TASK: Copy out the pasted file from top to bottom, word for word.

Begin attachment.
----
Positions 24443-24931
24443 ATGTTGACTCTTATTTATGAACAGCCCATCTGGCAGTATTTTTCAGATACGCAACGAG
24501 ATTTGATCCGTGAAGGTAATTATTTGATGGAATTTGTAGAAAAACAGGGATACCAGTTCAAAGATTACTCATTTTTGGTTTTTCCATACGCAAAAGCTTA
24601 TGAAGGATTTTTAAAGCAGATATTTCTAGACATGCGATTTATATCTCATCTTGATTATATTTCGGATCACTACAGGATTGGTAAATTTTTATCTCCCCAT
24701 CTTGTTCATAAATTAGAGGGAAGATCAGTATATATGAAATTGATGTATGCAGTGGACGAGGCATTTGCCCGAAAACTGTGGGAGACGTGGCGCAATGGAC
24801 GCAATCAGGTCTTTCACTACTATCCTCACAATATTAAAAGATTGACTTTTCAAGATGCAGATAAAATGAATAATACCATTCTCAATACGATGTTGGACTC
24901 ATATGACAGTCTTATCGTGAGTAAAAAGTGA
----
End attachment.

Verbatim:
Positions 24443-24931
24443 ATGTTGACTCTTATTTATGAACAGCCCATCTGGCAGTATTTTTCAGATACGCAACGAG
24501 ATTTGATCCGTGAAGGTAATTATTTGATGGAATTTGTAGAAAAACAGGGATACCAGTTCAAAGATTACTCATTTTTGGTTTTTCCATACGCAAAAGCTTA
24601 TGAAGGATTTTTAAAGCAGATATTTCTAGACATGCGATTTATATCTCATCTTGATTATATTTCGGATCACTACAGGATTGGTAAATTTTTATCTCCCCAT
24701 CTTGTTCATAAATTAGAGGGAAGATCAGTATATATGAAATTGATGTATGCAGTGGACGAGGCATTTGCCCGAAAACTGTGGGAGACGTGGCGCAATGGAC
24801 GCAATCAGGTCTTTCACTACTATCCTCACAATATTAAAAGATTGACTTTTCAAGATGCAGATAAAATGAATAATACCATTCTCAATACGATGTTGGACTC
24901 ATATGACAGTCTTATCGTGAGTAAAAAGTGA